I think one of the reasons that Henson's sold the Muppet property to Disney was so that they could concentrate on Creature Shop-like projects. They've talked about reviving the Dark Crystal as a property, they're still hunting for financing for Neverwhere and working on developing more projects like Farscape. And using their new realtime cgi/performance system for an adaptatin of Russell Hoban's Frances books. OTOH: Five Children and It.
I do hope this film will open peoples eye's to how the possobilities of good ideas and design used within cg can take it to areas best suited.
In short I want to see more unusual movies with good ideas!

Well, fingers-crossed that A Scanner Darkly does that, too, rather than making everybody decide rotoscoping is the new Bullet Time. :) I so hope that was done by computer...I assume it would be a soul-killing task for an animator to do by hand.
I also want to sit in the Hensons house, with a $4 million budget with complete artistic and creative control, surrounded by muppets and Dark Crystal characters....

....but for now, Chorlton will do. :)
Hee hee. I dunno, Neil Gaiman's description of picking up a puppet, putting your hand in it, manipulating it, and then watching its eyelids disintegrate was really really creepy and disturbing. Almost as creepy and disturbing as Dave McKean realizing, as he wiped the bathroom mirror after a shower to discover he was looking at a kermit head etched into the glass. Otoh, the phones were all still rotary with dials. ...
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Postby chopkins » Sun Mar 12, 2006 6:53 pm

Well, fingers-crossed that A Scanner Darkly does that, too


A scanner Darkly

Yes, I was wondering what happened to that film. I've just took a look at the link, impressive ( still I'm not too sure about Keano Reeves as the lead.) I saw a documentary on Richard Linklater sometime last year, and it featured this film, but since then I havn't heard much of it.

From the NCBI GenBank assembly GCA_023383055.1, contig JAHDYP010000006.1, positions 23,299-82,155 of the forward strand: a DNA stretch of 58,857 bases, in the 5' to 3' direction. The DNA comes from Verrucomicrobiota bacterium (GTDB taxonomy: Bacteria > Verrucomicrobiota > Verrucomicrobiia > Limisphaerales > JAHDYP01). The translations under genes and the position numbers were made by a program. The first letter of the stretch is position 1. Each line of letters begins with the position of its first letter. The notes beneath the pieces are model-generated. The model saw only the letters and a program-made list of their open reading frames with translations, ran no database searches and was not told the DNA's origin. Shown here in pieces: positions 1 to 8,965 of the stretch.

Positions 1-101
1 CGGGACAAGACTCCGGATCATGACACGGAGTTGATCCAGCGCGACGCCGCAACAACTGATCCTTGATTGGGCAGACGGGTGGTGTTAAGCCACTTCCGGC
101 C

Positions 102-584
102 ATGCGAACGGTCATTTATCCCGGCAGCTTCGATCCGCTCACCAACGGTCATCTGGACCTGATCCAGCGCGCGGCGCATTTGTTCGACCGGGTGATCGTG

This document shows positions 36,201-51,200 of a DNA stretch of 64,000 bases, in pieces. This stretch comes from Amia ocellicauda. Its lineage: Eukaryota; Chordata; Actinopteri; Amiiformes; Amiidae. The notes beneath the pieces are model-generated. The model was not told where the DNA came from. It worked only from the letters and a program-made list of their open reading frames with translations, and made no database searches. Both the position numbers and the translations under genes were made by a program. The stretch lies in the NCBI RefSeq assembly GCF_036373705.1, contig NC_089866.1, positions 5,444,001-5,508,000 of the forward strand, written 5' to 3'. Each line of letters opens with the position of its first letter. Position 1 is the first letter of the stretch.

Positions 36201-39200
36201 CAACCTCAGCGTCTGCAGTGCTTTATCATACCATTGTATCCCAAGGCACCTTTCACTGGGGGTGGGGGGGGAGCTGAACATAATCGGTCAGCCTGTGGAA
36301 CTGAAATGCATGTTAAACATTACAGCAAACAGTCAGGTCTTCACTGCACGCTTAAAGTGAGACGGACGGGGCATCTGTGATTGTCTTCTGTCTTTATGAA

Its looking good though.
A friend of mine didn't see the point of a film made in this way. " why not just shoot it live action? why go to the trouble of making it look like a cartoon when it's not?"
Well why not. I pointed out that it was no different realy from sin city, and with material from Philip K Dick, it gives them a perfectly good oppotunity to try something different....just like Ridley Scott did with Blade Runner, and that changed sci fi as people new it back in th 80's. And Ralph Bashki tried pionering the same style in his day.
We agreed to disagree in the end.

I feel though that people do reject strange new things when its released commercially, that is until it's out there and in there heads....and everyone begins to create similer stuff based on what they have seen, then it becomes the norm! It's a shame the general public doesn't accept things easily isn't it? I regret thats why we have endless copies and remakes of films.

Cheers for the inside info on Hensons. Looking forward to all they produce!
The Dark Crystal as a licence eh! hmmm! Thats an interesting one, very interested on how they would do that. Hope it doesn't get spoilt, messing with nostalga can be dangerouse.

Tell you what though, I'd like to see Fraggle Rock make a come back! :D
Later
[/quote]
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oh I don't know

Postby chrlane » Mon Mar 13, 2006 1:19 am

I wouldn't call it messing with nostalgia so much. Everything is loosely inspired by something else. I love those old storyteller shows a lot. The production values made it more appealing- something about Henson's Earthy esthetic I have yet to see in anything else since.

What a loss it was when he left us.

He is such a huge part of who I am, and of all the children who grew up in the seventies and eighties. And remember Bowie in Labyrinth? How cool was that? He just brought us all together so seamlessly. :)